IPAP Travels to Alaska to Present Sliver of a Full Moon at AFN
Sliver of a Full Moon— To be staged at the David Salmon Tribal Hall in Fairbanks, Alaska. Admission is free and the event is open to the public. Seating is on a first come basis, with doors opening at 6:00 p.m.
Fairbanks, Alaska — Thanks to significant funding and institutional support from the Yale Indigenous Performing Arts Program (“YIPAP”), on Wednesday, October 19, 2016, the Alaska Native Women’s Resource Center will present a reading of Sliver of a Full Moon, the powerful play by playwright Mary Kathryn Nagle, from the Cherokee Nation of Oklahoma. Sliver of a Full Moon has been presented at theaters in New York, New Mexico, Oklahoma, and Yale Law School, as well as the United Nations, the United States Capitol, and the Smithsonian’s National Museum of the American Indian.
Sliver of a Full Moon documents the reauthorization of the Violence Against Women Act (“VAWA”) after thousands of Native women and men stood up and fought for the inherent right of American Indian Nations to protect their own citizens from domestic violence and assault inflicted on Indian lands. It is a unique play that places the stories of survivors front and center. And, for the first time, Sliver of a Full Moon will feature the stories of numerous women survivors and advocates from Alaska.
The cast of the October 19 performance will feature YIPAP’s Assistant Director, Reed Bobroff, as well as several other professional Native actors and many individual survivors who, some for the first time, will share their stories of survival on stage.
“It is an honor to be able to present this play through YIPAP,” states YIPAP’s Executive Director Mary Kathryn Nagle. “At universities across the country, the majority of American college students have never seen a Native woman tell her story on stage. The majority of American college students understand Native identity through movies like Disney’s Pocahontas or plays that use redface. Creating space for Native women to represent themselves is nothing less than revolutionary and constitutes the core of the work we do through YIPAP.”
“Sliver constitutes an important part of our advocacy to restore tribal sovereignty in Alaska and ensure safety for Alaska Native women,” states Tami Truett Jerue, Executive Director of the Alaska Native Women’s Resource Center. The play highlights the challenges women face, evident in the high rates of violence and exposes the inequities in a legal system that affords all Tribes, except those in Alaska, criminal jurisdiction over certain non-Native perpetrators of violence against Native women. The play further documents the grassroots movement leading up to the enactment of VAWA 2013 and has been revised to focus on the struggles of Alaska Native Tribes and women. Sliver exposes inequalities in the law and educates audiences about the need for reform.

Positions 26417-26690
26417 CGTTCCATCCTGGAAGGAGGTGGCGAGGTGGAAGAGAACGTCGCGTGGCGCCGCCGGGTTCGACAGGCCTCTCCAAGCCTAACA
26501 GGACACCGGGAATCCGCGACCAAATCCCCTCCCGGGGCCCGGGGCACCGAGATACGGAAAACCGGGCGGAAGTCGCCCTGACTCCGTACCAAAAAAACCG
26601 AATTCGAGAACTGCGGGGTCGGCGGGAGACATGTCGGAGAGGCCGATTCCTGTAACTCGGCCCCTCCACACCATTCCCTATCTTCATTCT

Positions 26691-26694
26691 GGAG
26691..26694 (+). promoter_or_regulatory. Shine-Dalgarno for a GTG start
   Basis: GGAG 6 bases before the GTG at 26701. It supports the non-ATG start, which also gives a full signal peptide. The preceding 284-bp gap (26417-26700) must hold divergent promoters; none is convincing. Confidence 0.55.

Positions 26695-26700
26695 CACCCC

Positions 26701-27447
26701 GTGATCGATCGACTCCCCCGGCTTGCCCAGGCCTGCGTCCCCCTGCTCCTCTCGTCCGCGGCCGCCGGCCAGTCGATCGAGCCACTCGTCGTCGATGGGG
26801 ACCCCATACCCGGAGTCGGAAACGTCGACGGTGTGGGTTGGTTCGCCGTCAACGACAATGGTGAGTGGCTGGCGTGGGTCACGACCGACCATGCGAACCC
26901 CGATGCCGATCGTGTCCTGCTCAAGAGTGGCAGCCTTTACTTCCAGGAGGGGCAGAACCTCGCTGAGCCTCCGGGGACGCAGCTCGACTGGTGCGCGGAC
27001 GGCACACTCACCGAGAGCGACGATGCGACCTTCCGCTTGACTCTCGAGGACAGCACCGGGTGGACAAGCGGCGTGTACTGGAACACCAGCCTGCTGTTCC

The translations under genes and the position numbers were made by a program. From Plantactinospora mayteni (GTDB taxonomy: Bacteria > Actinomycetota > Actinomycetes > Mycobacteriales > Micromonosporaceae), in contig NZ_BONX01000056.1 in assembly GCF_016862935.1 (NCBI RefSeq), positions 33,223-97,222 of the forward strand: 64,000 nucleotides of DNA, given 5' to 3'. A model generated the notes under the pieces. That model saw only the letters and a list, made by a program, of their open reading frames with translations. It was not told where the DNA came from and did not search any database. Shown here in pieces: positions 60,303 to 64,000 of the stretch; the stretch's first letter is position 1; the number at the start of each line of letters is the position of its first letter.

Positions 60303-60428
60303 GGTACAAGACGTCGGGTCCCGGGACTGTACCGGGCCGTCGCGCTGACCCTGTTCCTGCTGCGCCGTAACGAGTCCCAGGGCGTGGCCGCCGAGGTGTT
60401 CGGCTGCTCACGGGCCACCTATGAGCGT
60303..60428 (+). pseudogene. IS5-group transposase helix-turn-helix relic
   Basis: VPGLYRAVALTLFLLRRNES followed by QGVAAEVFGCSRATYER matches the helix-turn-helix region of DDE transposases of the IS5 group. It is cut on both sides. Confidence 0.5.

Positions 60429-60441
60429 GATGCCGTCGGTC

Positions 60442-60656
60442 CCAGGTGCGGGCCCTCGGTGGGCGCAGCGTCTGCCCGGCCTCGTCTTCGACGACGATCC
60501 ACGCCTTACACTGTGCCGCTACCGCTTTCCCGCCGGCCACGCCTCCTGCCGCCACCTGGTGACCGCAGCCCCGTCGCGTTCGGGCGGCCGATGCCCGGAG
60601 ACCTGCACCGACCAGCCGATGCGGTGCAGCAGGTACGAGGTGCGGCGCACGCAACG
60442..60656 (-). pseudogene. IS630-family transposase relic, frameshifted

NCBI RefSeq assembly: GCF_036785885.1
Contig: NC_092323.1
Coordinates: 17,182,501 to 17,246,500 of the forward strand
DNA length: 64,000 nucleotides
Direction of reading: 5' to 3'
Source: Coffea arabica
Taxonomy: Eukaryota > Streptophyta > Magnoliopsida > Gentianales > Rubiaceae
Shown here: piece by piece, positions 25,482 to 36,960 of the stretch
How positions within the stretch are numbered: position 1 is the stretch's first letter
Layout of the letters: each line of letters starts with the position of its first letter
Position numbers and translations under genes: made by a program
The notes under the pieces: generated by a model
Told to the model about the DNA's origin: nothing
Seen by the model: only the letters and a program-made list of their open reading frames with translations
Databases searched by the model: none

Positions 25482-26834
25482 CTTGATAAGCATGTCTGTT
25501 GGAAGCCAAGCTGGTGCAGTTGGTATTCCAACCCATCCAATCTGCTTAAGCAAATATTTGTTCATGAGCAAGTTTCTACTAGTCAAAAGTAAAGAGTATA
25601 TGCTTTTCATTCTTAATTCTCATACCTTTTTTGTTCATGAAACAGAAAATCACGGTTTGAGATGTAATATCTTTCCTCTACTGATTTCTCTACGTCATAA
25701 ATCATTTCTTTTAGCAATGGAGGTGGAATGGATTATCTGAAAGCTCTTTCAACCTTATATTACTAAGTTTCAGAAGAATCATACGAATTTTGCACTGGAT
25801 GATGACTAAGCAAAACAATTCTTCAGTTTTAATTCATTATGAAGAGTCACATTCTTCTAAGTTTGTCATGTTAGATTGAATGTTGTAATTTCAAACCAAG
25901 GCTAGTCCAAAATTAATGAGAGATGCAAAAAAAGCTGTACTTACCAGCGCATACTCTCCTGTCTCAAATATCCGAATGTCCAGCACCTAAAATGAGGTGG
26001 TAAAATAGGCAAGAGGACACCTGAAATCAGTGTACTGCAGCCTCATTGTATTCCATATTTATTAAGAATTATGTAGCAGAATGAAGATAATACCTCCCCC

Congress passed VAWA 2013 in response to a clear need for major improvements in how the United States responds to violence against American Indian and Alaska Native women, especially violence committed by non-Natives. The 2013 Violence Against Women Reauthorization Act affirmed Tribes’ ability to exercise special domestic violence criminal jurisdiction (SDVCJ) over non-Indian defendants within Indian country for domestic or dating violence against Native women, and violations of protection orders.
The enactment of VAWA 2013 is critical for American Indian and Alaska Native women. “One in three Native women will be raped in her lifetime, and six in ten will be physically assaulted,” said Lucy Rain Simpson, Executive Director of the National Indigenous Women’s Resource Center, Inc. Simpson added that, “Even worse, on some reservations, the murder rate for Native women is ten times the national average.”
As enacted in 2013, Section 904 of VAWA excludes 228 federally recognized Tribes in Alaska from exercising this newly restored criminal jurisdiction over non-Indians who commit acts of domestic violence against Native women. “What will it take for Congress to fix Section 904 of VAWA so that it includes all Tribes in Alaska?” asks YIPAP’s Assistant Director Reed Bobroff. “Art can be healing, and it can also encourage social change and reform. By bringing Sliver of a Full Moon to Alaska, we hope to do both. We hope to create a space where it is safe for survivors to come forward and break the silence, and we also seek to challenge lawmakers to ensure that Native women in Alaska are not excluded from VAWA 2018.”
Nagle added, “It’s on us to make sure all Native Nations have the jurisdiction necessary to protect their women.”
To read more about the Yale Indigenous Performing Arts Program, please visit YGSNA website.
To read more about VAWA and Sliver of a Full Moon, please visit Sliver Of A Full Moon website.
To see past press coverage of Sliver of a Full Moon and the women survivors who portray themselves in the play, please see the following:
- The Washington Post: New law offers protection to abused Native American women
- NPR: For Abused Native American Women, New Law Provides A ‘Ray Of Hope’